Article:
Scientists from Amber (Advanced Materials and Bioengineering Research; Dublin, Republic of Ireland) have developed a 3D printing technology to print cartilage templates capable of engineering whole bone for the treatment of large bone defects and injuries.
Researchers from Amber (Advanced Materials and Bioengineering Research) — a foundation co-hosted by Trinity College (Dublin, Ireland) — have recently applied a 3D printing approach to create cartilage implants that support bone regrowth. The study, recently published in Advanced Healthcare Materials, introduces the use of developmentally inspired cartilage templates, consisting of stem cells and a bioink scaffold, as an alternative to current bone grafting methods.
Bone grafting is a common procedure, with approximately 2.2-million people globally undergoing the surgery each year. At the moment bone grafts currently rely on taking bone from a healthy area from the same patient (autograft) or from a donor (allograft), to replace the infected or damaged area. However, as well as being painful and invasive, there are associated risks with these grafts, including tissue rejection and the potential spread of disease.
While alternative methods to these bone grafts do exist, for example titanium implants, a biomaterial that encourages bone regrowth would have huge benefits, particularly faster patient recovery. “While the technology has already been used to engineer relatively simple tissues such as skin, blood vessels and cartilage, engineering more complex and vascularised solid organs, such as bone, is well beyond the capabilities of currently available bioprinting technologies,” commented Daniel Kelly (Trinity College, Ireland).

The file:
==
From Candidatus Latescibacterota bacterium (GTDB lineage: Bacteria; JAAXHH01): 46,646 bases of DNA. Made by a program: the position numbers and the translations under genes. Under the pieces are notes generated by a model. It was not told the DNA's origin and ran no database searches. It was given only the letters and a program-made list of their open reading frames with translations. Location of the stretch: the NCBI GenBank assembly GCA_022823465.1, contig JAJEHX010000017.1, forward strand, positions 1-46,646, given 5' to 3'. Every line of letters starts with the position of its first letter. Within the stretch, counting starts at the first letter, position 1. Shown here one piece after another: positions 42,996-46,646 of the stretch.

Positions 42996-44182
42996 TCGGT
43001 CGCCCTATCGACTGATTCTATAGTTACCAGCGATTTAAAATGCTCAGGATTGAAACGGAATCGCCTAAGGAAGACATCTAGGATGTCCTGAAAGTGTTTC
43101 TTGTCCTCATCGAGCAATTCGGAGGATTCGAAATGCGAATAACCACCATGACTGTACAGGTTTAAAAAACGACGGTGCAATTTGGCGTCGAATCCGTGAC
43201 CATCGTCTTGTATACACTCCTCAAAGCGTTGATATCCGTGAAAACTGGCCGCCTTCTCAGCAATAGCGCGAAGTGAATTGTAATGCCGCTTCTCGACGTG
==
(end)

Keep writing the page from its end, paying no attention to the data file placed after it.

The team engineered the cartilage template by combining stem cells with a supporting gamma-irradiated alginate bioink using Arg-Gly-Asp adhesion peptides. These implants were shaped to imitate a segment from the vertebral body and embedded under the skin, where they matured into fully functional, vascularized bone.
“Our research offers real hope in the future for patients with complex bone trauma or large defects following the removal of a tumour”, noted Daniel Kelly. “Our next stage of this process is to aim to treat large bone defects and then integrate the technology into a novel strategy to bioprint new knees.”
Sources: Daly AC, Cunniffe GM, Sathy BN, Jeon O, Alsberg E, Kelly DJ. 3D bioprinting of developmentally inspired templates for whole bone organ engineering. Adv. Healthc. Mater. doi:10.1002/adhm.20160018 (2016) (Epub ahead of print); http://3ders.org/articles/20160902-3d-printed-bone-breakthrough-made-by-irish-scientists-could-eliminate-the-need-for-bone-grafts.html